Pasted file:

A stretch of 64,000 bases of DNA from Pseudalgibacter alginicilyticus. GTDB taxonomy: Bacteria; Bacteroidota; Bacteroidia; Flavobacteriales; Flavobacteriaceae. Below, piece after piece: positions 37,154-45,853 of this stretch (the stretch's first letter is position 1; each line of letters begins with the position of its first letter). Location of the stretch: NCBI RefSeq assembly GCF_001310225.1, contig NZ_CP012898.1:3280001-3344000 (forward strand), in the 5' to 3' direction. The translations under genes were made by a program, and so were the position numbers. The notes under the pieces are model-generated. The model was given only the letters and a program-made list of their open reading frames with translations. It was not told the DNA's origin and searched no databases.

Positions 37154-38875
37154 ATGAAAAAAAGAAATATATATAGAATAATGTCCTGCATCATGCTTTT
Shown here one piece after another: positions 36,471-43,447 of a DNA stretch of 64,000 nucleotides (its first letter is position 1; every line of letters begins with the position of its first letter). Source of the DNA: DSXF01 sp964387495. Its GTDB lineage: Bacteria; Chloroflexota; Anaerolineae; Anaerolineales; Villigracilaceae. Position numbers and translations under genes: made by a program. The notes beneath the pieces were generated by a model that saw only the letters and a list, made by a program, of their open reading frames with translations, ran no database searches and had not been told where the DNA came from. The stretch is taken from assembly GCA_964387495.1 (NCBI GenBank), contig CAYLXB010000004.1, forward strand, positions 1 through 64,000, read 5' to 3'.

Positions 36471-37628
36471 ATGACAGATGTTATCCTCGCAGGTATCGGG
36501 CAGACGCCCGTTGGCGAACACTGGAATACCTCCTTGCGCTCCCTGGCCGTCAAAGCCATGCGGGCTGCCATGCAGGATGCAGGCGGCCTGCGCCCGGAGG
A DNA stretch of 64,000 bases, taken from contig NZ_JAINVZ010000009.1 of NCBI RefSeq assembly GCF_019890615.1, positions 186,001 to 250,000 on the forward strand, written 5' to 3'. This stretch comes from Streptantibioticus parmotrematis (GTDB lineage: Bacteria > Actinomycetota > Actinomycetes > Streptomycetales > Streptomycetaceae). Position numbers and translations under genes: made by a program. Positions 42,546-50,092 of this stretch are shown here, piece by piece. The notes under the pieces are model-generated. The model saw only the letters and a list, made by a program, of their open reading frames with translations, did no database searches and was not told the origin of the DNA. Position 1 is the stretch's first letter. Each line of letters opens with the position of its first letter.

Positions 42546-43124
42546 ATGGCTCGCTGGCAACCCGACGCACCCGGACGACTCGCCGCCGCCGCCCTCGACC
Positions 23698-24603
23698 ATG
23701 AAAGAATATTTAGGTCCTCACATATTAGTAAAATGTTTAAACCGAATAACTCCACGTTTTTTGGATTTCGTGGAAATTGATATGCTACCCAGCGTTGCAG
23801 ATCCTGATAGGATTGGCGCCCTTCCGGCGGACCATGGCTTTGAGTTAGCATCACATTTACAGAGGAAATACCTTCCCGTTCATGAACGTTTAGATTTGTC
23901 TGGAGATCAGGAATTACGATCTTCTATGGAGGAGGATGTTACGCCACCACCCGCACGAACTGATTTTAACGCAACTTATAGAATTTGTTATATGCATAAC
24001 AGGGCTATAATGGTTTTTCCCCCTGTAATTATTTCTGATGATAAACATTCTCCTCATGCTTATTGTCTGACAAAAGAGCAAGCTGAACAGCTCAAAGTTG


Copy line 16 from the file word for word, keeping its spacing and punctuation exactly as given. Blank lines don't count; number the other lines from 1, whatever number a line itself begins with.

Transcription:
24001 AGGGCTATAATGGTTTTTCCCCCTGTAATTATTTCTGATGATAAACATTCTCCTCATGCTTATTGTCTGACAAAAGAGCAAGCTGAACAGCTCAAAGTTG